An easy way to be a more sustainable travel is by choosing tour operators with great eco-credentials. Look for companies that run conservation and community initiatives and be sure to choose a group that doesn’t disturb wildlife; wildlife encounters should be from a distance, without ruining the surrounding environment. Black Tomato is just one good example of a sustainable tour operator as they support local communities and wildlife and use local guides from Bangkok and beyond to show the lesser-known parts of Thailand.
One of last year's Responsible Thailand Award winners, Planterra (established by G Adventures) also offer ethical adventures through the country, supporting community based tourism in areas which had previously been bypassed by travellers. Not only does this mean you will get to go off-the-beaten track and discover an authentic side of Thailand, you will also be giving back to the communities you visit.
Avoid single-use plastic by bringing your own reusable water bottle (Shutterstock)
Sadly, plastic often ends up in nature, devasting the environment and entangling and killing wildlife on both land and in the water. Forego single-use plastic and use reusable bottles to help combat pollution and waste. There are many refill stations and filtered-water machines in public places throughout Thailand that help to make this change an easy one. Travellers can also buy and refill reusable bottles from water coolers at many hotels and guesthouses. Koh Lipe has a fantastic water-refill scheme. Get yourself a ‘Love Lipe’ flask and fill it up for free at refill stations around the island.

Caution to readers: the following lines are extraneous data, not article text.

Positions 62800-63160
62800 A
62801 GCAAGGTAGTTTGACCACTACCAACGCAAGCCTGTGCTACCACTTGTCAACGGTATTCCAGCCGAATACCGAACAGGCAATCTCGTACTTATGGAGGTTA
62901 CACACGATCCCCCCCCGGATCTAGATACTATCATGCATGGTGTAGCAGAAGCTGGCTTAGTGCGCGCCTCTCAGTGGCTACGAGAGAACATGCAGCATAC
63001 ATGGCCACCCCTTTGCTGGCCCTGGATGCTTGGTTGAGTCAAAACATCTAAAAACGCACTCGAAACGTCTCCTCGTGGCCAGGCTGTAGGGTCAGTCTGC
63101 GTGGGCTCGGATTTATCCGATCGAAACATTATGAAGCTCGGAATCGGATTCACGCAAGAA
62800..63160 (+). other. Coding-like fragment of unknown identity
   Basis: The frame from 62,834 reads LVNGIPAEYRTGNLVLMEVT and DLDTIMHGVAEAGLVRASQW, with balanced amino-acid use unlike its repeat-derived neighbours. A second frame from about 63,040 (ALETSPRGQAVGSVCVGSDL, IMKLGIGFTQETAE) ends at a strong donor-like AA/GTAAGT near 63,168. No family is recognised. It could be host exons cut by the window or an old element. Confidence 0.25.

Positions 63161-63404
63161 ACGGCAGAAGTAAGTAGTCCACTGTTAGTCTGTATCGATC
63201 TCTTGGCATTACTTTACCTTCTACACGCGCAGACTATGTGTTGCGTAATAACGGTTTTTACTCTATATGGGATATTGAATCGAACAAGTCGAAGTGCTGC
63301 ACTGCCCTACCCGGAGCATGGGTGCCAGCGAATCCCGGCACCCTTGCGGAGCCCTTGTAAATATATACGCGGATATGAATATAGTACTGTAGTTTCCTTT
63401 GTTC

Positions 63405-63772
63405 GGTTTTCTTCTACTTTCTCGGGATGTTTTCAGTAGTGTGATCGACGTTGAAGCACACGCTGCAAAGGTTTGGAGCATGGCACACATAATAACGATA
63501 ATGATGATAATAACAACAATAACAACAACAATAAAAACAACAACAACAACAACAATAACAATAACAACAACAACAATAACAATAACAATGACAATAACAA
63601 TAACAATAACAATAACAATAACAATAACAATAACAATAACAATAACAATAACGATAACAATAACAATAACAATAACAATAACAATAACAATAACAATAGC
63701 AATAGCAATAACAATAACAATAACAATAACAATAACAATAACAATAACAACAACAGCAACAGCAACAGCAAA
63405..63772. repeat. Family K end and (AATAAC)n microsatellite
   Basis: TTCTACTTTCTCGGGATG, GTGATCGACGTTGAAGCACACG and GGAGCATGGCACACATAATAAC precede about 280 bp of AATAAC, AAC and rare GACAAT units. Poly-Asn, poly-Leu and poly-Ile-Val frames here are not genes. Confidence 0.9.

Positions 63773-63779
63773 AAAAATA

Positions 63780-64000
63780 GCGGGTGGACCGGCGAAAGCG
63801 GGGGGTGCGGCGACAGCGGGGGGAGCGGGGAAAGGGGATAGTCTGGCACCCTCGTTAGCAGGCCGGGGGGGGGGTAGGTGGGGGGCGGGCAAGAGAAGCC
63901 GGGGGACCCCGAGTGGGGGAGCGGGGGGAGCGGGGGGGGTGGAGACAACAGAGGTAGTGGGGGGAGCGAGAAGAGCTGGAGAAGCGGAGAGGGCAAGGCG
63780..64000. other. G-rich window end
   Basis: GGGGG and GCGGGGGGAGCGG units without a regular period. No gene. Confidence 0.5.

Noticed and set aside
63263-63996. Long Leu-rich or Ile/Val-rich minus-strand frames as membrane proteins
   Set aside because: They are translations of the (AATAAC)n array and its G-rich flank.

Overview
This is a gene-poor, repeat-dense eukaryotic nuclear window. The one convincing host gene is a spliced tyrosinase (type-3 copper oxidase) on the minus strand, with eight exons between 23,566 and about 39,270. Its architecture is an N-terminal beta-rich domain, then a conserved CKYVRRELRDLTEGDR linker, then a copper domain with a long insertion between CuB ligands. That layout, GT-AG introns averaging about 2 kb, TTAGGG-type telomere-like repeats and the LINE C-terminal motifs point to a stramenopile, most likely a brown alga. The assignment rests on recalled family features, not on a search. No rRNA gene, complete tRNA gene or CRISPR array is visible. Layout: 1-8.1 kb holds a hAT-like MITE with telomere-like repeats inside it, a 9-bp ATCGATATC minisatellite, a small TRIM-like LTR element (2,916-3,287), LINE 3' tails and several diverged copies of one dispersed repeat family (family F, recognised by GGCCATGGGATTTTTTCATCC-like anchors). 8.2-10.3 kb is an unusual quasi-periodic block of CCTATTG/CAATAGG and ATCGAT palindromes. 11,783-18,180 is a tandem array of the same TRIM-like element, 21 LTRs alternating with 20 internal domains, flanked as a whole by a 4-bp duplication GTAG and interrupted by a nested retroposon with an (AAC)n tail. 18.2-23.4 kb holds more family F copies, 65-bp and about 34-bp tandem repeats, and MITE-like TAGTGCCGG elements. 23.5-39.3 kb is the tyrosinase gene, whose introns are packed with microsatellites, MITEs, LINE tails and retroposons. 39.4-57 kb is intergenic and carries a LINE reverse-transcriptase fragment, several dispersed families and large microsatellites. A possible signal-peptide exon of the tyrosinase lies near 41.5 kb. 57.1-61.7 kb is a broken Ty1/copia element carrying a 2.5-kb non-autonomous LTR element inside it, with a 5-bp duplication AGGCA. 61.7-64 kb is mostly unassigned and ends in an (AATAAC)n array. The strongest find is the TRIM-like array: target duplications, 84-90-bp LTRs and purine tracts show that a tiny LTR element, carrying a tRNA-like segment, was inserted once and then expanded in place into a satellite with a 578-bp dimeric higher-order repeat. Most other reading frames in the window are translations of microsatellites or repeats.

Other easy ways to avoid plastic is to skip plastic straws, cups and coffee stirrers when ordering drinks and use bamboo travel cutlery sets instead of plastic forks that may be on offer. Take your own fabric bags shopping and avoid single-use takeaway boxes by offering your own reusable food containers.